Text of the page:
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Thursday, 17 February, 2000, 17:50 GMT
Bullied girl taken out of school
amie and mother
Amie, back home: "They called me names"
A 13-year-old girl who was assigned a teacher to protect her from bullies has been withdrawn from school by her parents.

Amie Salmon, from Nottingham, says she was called names again when she arrived at school on Thursday morning after being featured in news reports and giving interviews on radio and television.

Amie had use of a mobile phone to summon help
Her mother, Michelle, says she will not be going back until her tormentors are expelled.

The school's headteacher says it has been difficult to get at the facts of the case but he will be investigating the allegations against eight girls and there could be exclusions as a result.

Amie, who attends Glaisdale Comprehensive in Bilborough, Nottingham, says she has been tormented for more than a year by a gang of other girls.

In response, the school assigned a teacher to her, to be available throughout the day if she felt she needed protection.

She was also given a mobile phone to call for help if she felt threatened - the phone she used to call her mother on Thursday morning.

michelle salmon
Michelle Salmon: "It's not her fault"
Mrs Salmon went to collect her. Back at home, she said her daughter would not be returning to school until the bullies were suspended.

A tearful Amie said: "I went to school and everyone was, like, calling me - like calling me names and everything.

"Then the teacher who is meant to be my bodyguard, looking after me, said: 'I can't protect you no more'."

Mrs Salmon said: "She shouldn't have to put up with any of this. She has done nothing wrong. She's a victim."

tim moralee
Tim Moralee: "Exclusion a possiblity"
The headteacher, Tim Moralee, told BBC Radio 4's PM programme that the allegations were brought to the attention of the school's senior management only three weeks ago.

"What we did was to say to Amie, in order to make her feel secure in school, we would make available to her at any time she needed it, her form tutor."

He agreed that it was "a reasonable stance to take" that it was the bullies who should be dealt with in such a case - but it had been difficult to get at the facts.

He said "the evidence base has grown" through seeking anonymous information from other pupils. That would be assessed and appropriate action would be taken.

Amie told BBC Radio 4's Today programme early on Thursday that she was picked on "because I'm smaller and thinner than the rest of the girls."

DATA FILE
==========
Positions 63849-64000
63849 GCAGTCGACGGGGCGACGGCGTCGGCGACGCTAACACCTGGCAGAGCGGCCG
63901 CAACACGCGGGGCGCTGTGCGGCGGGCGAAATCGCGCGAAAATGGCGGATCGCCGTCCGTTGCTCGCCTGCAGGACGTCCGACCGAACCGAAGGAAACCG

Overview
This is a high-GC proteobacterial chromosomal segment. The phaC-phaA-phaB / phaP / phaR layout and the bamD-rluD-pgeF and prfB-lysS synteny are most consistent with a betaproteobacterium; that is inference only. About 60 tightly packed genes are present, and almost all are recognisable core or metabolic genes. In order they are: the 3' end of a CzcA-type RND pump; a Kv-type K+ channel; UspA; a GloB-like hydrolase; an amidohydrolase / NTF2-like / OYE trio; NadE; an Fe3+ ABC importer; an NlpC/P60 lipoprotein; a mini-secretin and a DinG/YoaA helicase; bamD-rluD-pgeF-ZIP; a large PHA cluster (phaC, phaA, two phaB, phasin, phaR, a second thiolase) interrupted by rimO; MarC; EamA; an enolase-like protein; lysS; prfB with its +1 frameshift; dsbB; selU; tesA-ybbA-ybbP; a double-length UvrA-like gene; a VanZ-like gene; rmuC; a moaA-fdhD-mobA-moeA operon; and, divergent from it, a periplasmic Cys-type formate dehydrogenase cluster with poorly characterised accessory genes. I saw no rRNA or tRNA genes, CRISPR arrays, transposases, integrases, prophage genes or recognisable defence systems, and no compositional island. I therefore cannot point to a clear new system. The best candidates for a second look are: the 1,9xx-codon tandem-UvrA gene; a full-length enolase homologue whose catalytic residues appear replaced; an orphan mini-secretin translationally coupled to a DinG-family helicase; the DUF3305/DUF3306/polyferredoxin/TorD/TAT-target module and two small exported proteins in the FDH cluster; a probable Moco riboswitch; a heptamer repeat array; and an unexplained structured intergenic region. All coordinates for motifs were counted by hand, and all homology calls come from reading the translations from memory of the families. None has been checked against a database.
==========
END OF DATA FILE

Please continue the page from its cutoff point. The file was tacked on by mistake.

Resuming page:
She said for a year she had been called names and sometimes hit by a gang of girls.

Out of classes

Mrs Salmon told the programme she was unhappy with the situation because the bullies had not been suspended from school, while her daughter had been taken out of normal lessons.

"Amie is the one being punished - the bullies are still in lessons," she said. "She hasn't done anything wrong."

Mrs Salmon said other girls had also been suffering but had been too afraid to speak out. Amie was the one who had given the names of the bullies to the school staff.

She claimed it was a case of organised bullying, with a ringleader encouraging others.

Parents want the bullies expelled
"What they are doing is mentally cruel."

But Gaby Shenton of the charity Kidscape said she was surprised at the action the school was taking - which could make matters worse by singling Amie out.

And the Shadow Education Secretary, Theresa May, said teachers' time should not be taken up acting as bodyguards to pupils.


"Schools should be free to exclude pupils and implement their own policies on discipline without interference," she said.

"This sort of thing could very well increase if schools are prevented from excluding disruptive and unruly pupils."

The government has set a target of reducing the numbers of pupils excluded from schools by one third by 2002.

  • The same school was at the centre of a row in 1996 when teachers threatened to go on strike after an independent appeals panel overturned the expulsion of a violently disruptive 13-year-old boy.

    The strike was called off after the boy's parents agreed to his being educated partly in a referral unit for pupils with behavioural problems, and partly at home by a tutor.

    Amie's headteacher, Tim Moralee
    "Difficult to get at the facts"
    The BBC's Sue Littlemore
    "Many parents believe disruptive pupils should be expelled but for schools, it is not so simple"
    Gaby Shenton of Kidscape
    "Totally inappropriate response"
    See also:

    17 Feb 00 | Education
    Bullying: Schools' duty to act
    04 Jan 00 | Education
    Heads urged to tackle bullies
    20 Dec 99 | Education
    UK pupils bigger bullies than Germans
    14 Dec 99 | Education
    'Bullies are healthiest pupils'
    01 Nov 99 | Education
    Bullying victim paid 6,000 by council
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